CHICAGO | On a perfect summer Saturday afternoon in July of 1995, my girlfriend and I were walking down Clark Street about an hour before a Cubs-Phillies game with no plans to actually go inside the park. We hadn't planned ahead and figured we'd have to pay scalper's rates, so we were just out strolling around the Wrigleyville neighborhood, which we lived in at the time.

A woman on a bicycle stopped next to us and asked if we needed tickets. We said no for the aforementioned reason, but the woman said we misunderstood — she wasn't trying to sell the tickets. She couldn't use them and just wanted to give them away. Suddenly we were standing on the corner of Clark and Waveland with two third-base side box seats at our disposal.

So we watched the game which was pretty good for the most part. The Cubs led 5-4 going to the ninth, but Randy Myers failed to retire any of the four batters he faced and the Phillies scored three times. At that point, we were just glad that we got to enjoy the afternoon sun, a few beers and a ballgame. The Cubs are the Cubs, after all, and we couldn't expect the cherry on top in the form of a win.

In the bottom of the ninth, the Phillies brought on Heathcliff Slocumb, who was just beginning a run as a fairly successful closer. He struck out the first two batters and got Scott Bullett to chop one to third for what should have been a game-ending groundout, but Charlie Hayes booted it.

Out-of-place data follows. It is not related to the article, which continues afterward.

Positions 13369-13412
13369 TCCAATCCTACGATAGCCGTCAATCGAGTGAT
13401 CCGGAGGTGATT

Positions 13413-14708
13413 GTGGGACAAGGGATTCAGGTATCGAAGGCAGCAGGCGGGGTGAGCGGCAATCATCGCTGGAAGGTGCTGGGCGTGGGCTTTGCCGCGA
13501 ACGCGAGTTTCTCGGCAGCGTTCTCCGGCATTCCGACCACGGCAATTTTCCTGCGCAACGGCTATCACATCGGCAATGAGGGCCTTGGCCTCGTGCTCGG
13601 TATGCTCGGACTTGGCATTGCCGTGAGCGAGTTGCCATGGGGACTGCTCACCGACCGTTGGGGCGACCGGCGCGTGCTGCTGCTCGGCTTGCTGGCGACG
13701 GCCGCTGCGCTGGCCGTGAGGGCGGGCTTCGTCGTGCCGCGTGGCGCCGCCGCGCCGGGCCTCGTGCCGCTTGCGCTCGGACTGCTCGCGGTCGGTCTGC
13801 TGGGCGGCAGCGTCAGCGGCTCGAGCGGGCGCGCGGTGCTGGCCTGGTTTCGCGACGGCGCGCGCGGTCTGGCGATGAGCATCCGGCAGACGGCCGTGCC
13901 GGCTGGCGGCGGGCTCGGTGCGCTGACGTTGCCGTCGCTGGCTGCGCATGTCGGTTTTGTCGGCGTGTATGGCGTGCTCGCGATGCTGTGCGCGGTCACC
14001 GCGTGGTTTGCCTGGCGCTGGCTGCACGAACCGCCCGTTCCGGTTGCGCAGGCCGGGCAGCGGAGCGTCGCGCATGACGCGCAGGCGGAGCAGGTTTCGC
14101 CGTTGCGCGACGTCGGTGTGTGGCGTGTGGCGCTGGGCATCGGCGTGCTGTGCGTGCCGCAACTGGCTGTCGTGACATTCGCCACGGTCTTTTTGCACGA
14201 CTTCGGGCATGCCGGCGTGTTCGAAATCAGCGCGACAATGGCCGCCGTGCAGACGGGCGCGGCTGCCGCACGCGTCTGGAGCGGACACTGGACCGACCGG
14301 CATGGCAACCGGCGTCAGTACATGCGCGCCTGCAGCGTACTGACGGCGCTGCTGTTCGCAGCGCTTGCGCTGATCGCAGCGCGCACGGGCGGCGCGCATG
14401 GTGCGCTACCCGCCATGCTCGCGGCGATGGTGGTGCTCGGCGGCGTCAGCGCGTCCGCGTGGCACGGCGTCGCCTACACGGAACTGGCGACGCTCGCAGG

Then, well, it just happened so fast.

Brian McRae was hit by a Slocumb pitch, putting runners on first and second. Then free-swinging Shawon Dunston came up and, you guessed it, blasted the first pitch he saw into the left-field bleachers to finish an 8-7 Cubs win.

Ever since then, I've pointed to that afternoon as a prime example of how baseball can serve up unforgettable moments when you least expect them. No other sport affords you the opportunity to stop and mull over the possibilities of what may come the way baseball does. Sometimes, it even delivers.

That didn't happen on Monday night, but it almost did. The Brewers rolled up a methodical 7-3 lead going to the bottom of the ninth and the 2012 Cubs seemed well on the way to their third loss in four games. Then Ian Stewart led off with a double off Manny Parra. One batter later, Geovany Soto drew a walk. That sent Ron Roenicke to the mound to call for his fire-balling closer, John Axford.

Marlon Byrd hit a hard grounder at third baseman — and former Cub — Aramis Ramirez for what should have been an game-ending double play. Ramirez booted it Hayes-style, and even though the circumstances were very different — early April night game on a weeknight — you better believe I had flash of déjà vu. Steve Clevenger singled in a run and with two outs, and Darwin Barney walked to load the bases for Starlin Castro.

Just like that, on a night that seemed as routine as they come, we had one of those fantastic moments that baseball serves up when you least expect it. Castro was 0 for 4 and when he flew out in the eighth, it seemed a certainty that his streak of reaching base in 43 straight games was history. But here he was, with one more chance, and the bases were loaded with two outs and his team down by two runs. He was facing Axford, who pinches each side of his moustache Rollie Fingers-style, giving him a certain villainous quality.